Interview with WiMAX Forum Board Member
Here at Supercomm I had the opportunity to interview Dr. Mohammad S. Shakouri, the Chair of the marketing working group for the WiMAX Forum. Some pundits have written that the marketing for WiMAX is so good that "if they "got into politics, they could probably elect a lamp to office within weeks But Dr. Shakouri claims that he should receive no credit for the success and in fact he worries that the hype is ahead of reality. "Managing the hype and executing over the next few years are our biggest problems." But he says he understand why the market is so excited, "this is a revolutionary technology, the future is mobile broadband IP."
Dr. Shakouri is pleased that everything is coming together. He points to this morning's announcement that Motorola is joining the WiMAX Forum and says that more announcements are coming, "Samsung, Lucent, and Nortel -- at least two of these three will definitely be on board soon."
I asked him about what happened with Nokia's membership -- they were in, they were out, now they are back in again... what is the story? Dr. Shakouri explained that the Nokia division that had been a member was dissolved and so when the WiMAX membership came up for renewal, he thinks it just "fell through the cracks" as there was no one who had responsibility for focusing on the WiMAX group. But today there is a division that is focused again on WiMAX within Nokia. However he also mentioned that they have still not "formally" rejoined the WiMAX Forum, despite their public comments about rejoining.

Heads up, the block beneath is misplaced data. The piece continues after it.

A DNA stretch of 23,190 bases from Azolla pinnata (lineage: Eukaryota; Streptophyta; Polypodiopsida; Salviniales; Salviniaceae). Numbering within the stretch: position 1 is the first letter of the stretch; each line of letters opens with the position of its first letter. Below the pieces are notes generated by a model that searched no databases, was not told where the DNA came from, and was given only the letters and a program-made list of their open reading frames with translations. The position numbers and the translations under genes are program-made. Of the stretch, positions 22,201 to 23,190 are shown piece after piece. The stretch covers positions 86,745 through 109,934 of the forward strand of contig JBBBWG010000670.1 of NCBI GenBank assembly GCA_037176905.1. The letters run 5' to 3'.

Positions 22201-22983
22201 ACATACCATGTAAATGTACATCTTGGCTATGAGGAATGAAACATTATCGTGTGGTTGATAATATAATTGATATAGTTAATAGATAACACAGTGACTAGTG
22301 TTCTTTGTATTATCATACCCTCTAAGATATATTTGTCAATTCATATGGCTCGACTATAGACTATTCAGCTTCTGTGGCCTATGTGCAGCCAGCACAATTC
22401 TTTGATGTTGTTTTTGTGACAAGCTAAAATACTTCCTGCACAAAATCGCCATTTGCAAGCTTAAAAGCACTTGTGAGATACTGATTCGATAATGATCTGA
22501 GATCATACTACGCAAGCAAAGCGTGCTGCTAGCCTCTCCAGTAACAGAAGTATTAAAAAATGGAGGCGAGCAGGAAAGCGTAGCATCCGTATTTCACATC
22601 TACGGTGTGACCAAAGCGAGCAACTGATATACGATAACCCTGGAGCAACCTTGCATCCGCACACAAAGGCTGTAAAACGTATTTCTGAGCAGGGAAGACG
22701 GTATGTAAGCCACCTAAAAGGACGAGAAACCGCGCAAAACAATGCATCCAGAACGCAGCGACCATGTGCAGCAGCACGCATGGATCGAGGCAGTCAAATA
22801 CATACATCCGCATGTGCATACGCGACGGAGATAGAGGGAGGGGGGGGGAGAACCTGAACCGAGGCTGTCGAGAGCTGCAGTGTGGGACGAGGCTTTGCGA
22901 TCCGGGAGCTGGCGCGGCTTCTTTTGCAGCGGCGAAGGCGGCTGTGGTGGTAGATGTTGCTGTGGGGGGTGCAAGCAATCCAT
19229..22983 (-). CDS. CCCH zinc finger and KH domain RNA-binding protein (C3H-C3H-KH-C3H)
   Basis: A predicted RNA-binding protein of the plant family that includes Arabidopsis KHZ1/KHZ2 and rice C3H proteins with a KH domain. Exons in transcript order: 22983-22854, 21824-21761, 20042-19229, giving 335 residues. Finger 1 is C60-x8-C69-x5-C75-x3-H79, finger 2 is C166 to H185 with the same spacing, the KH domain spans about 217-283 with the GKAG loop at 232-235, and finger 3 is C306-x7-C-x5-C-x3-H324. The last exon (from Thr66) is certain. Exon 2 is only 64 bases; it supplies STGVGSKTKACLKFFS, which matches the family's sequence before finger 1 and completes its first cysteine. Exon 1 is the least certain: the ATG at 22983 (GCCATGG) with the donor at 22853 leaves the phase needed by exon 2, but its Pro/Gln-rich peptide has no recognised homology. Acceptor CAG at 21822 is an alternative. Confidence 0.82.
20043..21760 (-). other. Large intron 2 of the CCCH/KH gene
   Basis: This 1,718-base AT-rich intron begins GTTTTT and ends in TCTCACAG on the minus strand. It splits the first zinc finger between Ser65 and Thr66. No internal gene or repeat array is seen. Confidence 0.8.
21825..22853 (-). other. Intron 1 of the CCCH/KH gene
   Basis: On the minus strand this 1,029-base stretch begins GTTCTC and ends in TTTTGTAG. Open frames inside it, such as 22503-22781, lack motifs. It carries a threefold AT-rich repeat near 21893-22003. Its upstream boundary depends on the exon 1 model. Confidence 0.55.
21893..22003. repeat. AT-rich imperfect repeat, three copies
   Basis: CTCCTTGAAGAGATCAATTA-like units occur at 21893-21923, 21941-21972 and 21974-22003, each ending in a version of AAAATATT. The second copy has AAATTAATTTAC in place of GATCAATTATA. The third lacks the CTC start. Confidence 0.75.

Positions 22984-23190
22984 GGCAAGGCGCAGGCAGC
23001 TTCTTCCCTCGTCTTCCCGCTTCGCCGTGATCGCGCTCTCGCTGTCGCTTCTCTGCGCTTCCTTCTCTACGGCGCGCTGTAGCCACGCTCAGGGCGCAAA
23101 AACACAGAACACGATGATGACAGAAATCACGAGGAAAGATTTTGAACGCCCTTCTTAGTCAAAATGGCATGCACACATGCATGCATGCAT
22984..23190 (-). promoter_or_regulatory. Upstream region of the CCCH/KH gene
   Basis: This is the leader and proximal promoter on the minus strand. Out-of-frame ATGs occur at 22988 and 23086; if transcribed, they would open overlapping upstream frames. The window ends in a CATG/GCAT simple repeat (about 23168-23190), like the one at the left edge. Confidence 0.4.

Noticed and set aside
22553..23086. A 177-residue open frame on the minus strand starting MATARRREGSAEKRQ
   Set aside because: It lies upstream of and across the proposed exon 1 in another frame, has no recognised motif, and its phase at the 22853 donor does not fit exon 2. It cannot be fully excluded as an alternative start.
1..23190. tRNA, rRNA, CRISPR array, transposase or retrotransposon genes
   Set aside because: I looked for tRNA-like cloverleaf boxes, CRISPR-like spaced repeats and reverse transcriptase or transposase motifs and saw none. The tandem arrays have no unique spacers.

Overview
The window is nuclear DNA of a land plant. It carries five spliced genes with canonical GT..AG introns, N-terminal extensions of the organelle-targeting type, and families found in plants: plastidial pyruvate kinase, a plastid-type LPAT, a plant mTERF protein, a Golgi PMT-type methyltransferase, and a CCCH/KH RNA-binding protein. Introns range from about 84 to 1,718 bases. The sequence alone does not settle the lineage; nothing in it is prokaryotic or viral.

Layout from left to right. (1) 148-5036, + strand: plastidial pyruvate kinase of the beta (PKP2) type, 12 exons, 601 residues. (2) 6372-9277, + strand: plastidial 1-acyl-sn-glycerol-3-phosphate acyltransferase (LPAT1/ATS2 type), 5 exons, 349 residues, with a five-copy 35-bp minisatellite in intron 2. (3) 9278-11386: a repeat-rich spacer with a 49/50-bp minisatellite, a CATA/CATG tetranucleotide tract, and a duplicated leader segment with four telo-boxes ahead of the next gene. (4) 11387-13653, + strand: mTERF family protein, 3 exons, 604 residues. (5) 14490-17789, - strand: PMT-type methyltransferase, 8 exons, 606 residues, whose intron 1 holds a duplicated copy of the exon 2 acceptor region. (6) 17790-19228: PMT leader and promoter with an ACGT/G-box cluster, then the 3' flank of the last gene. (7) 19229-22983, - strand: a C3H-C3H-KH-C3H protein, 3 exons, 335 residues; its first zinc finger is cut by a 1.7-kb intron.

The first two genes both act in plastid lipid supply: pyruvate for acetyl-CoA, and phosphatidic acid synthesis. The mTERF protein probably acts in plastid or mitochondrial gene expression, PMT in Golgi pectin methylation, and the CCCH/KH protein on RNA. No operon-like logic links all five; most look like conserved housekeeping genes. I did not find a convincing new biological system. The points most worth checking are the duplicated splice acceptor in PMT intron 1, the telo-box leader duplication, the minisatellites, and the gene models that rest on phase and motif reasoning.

We spent some time discussing the timeline for WiMAX. There are two tracks -- when will the standards be approved, when will there be real product rollouts. First on the standards:
802.16a was the initial standard and is for fixed broadband wireless. This was published back at the beginning of 2004. The next two standards are "d" and "e" -- with "d" WiMAX adds portability and with "e" mobility. The 802.16d standard has been approved and will be published by mid-July. The 802.16e standard is expected to be approved by the end of Q1 2005 and published in mid-2005.
On implementations, the WiMAX Forum expects to provide WiMAX certification for the first devices, with interoperability between manufacturers, by mid-2005. In the meantime, there are a set of vendors providing "pre-WiMAX" products. This are helpful to the "pioneering leaders" who are already running trials with this technology to gain expertise and ready themselves for full rollouts. Europe is leading, with British Telecom and France Telecom as two prominant service providers that are trialing pre-WiMAX equipment. Dr. Shakouri expects that there will be a few Asian service providers in trials within the next 3-4 months.
Dr. Shakouri points out that the fixed broadband wireless market is already a $400 million market and that 80% of these companies are going to switch to WiMAX. In the next 3 years, this will grow (due to WiMAX) to a $2 billion market. This is just for fixed broadband. Adding portability and mobility will give WiMAX a $10 to $20 billion market opportunity.
While Europe and Asia are leading the charge into WiMAX, the US will be a laggard. This is primarily an issue with bandwidth availability. Some of the applicable WiMAX bandwidth is used for military applications in the US. The 2.5 ghz part of the spectrum is controlled by Sprint and Nextel today (note Sprint's announcement of support for EV-DO this morning). But there are still some opportunities in the US in the license exempt spectrum - 4.9 ghz for example. Dr. Shakouri expects that it will be late 2005 before we see applications in the U.S.